Symposium 2009 - Gender And The Leadership Lifespan In Context: From Becoming To Being A (Female) Leader

Diversity in the workplace
Thursday May 18   11:30 AM to 01:00 PM (1 hour 30 minutes)
Human resource management
Diversity in the workplace
Gender and the leadership lifespan in context: From becoming to being a (female) leader
P. W. Lichtenthaler 1,*, T. Hentschel 2, A. Fischbach 1
1German Police University, Münster, 2TUM School of Management, TU Munich, Munich, Germany
Main Abstract Content: State of the Art: More women are working than ever before, yet they remain underrepresented in higher leadership positions. Despite time, packed pipelines at many bachelor’s and master’s levels, as well as multi-faceted organizational diversity efforts (e.g., implicit bias and leadership trainings), work settings continue to reflect societal gender biases
New Perspectives/Contributions: Much of the existing research on gender biases and leadership has focused on leaders’ qualities and behaviors, or predictors of gatekeepers’ selections (e.g., sexist attitudes). However, many female employees are lost already before reaching leadership positions, often due to factors beyond the individual. Thus, this symposium provides new insights on gender biases at work focusing on the broader leadership lifespan in context. First, Schaumberg (USA) shows that focusing on personal instead of social power heightens women’s leadership aspirations. Second, Henningsen (Switzerland) demonstrates the importance of evaluators’ fairness perceptions when hiring based on preferential selection policies. Third, Hentschel (Germany) shows how the initial allocation of work tasks consistent with gender stereotypes can have negative career consequences for women later on. Fourth, Lichtenthaler (Germany) presents evidence on how violating emotional gender stereotypes represents an obstacle for female leaders. Finally, Gloor (Switzerland) demonstrates that team gender demography overrides leader gender bias in evaluations.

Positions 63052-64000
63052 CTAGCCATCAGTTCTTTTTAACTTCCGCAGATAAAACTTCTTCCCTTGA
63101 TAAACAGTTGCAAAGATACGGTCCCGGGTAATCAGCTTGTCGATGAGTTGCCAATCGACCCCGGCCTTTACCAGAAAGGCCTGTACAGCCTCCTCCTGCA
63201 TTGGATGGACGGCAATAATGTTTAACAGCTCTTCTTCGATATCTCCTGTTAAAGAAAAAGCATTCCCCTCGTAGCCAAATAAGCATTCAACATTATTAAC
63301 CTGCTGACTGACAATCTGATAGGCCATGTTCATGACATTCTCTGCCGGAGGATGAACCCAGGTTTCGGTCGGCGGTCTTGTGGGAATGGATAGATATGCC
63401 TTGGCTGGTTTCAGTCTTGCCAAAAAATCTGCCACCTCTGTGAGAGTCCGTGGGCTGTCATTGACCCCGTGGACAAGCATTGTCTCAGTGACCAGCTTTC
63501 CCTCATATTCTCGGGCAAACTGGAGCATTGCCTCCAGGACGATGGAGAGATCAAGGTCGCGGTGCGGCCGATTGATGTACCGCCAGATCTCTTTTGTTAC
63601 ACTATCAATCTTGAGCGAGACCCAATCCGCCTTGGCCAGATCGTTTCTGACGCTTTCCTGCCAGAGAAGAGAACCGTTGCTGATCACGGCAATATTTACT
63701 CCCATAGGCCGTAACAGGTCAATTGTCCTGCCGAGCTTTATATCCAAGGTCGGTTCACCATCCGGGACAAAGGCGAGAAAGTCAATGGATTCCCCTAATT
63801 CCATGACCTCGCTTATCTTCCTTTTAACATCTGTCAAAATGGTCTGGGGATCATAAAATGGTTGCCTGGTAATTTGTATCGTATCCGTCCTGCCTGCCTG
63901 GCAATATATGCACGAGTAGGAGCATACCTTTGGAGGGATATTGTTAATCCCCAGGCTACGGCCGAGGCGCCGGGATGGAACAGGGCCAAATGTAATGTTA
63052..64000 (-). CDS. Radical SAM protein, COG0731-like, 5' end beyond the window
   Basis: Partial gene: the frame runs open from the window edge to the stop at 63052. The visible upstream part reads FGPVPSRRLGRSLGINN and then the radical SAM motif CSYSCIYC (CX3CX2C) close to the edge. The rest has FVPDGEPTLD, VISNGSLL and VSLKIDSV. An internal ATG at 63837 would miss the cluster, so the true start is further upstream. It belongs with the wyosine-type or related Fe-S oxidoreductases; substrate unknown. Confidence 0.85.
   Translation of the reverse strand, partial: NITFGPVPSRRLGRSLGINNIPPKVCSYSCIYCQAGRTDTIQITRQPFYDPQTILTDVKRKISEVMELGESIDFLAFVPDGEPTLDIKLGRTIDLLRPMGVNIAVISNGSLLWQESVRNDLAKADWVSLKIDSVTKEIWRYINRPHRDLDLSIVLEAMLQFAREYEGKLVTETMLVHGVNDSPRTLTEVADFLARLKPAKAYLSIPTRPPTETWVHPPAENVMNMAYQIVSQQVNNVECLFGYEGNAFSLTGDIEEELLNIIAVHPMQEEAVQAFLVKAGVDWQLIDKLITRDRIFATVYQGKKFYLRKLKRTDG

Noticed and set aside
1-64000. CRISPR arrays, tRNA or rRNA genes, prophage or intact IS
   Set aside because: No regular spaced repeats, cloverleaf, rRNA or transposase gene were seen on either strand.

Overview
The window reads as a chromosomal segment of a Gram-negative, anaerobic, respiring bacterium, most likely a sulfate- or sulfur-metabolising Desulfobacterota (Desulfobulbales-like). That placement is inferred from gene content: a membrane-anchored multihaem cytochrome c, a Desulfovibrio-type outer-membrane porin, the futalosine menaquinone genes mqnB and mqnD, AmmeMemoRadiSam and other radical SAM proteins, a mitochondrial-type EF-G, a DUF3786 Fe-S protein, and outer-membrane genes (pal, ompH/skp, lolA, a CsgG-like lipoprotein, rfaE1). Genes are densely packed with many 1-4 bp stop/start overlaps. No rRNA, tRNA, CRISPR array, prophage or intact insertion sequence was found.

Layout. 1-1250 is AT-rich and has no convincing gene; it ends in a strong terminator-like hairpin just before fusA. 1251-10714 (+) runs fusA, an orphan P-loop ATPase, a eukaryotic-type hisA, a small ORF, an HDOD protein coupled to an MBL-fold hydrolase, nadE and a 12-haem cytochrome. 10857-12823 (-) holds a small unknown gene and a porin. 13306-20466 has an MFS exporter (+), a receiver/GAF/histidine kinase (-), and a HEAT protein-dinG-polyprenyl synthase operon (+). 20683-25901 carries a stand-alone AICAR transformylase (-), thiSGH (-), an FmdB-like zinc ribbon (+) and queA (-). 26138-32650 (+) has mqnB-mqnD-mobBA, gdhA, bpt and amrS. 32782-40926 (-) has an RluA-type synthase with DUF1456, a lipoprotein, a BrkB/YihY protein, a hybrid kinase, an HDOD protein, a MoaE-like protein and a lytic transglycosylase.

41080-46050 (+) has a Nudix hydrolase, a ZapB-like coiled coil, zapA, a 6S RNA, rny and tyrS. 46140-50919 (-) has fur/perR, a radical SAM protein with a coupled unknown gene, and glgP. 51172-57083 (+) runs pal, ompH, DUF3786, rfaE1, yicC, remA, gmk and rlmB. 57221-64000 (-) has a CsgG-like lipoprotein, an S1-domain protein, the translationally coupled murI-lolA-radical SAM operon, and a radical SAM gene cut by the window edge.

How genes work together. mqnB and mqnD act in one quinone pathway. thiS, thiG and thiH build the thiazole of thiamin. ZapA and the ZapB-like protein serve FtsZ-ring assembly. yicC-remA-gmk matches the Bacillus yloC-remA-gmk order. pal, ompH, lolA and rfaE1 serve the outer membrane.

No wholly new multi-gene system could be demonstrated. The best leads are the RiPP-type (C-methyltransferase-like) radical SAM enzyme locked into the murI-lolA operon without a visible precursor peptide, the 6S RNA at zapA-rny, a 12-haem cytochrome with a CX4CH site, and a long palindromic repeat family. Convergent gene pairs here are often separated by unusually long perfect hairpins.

Research/Practical Implications: This symposium provides a comprehensive understanding of how gender bias works at different career stages. It advances scholarship with novel findings on interventions and policies that shape the talent pool from which leaders are selected as well as the contexts within which leadership is enacted.

German Police University
Research Associate

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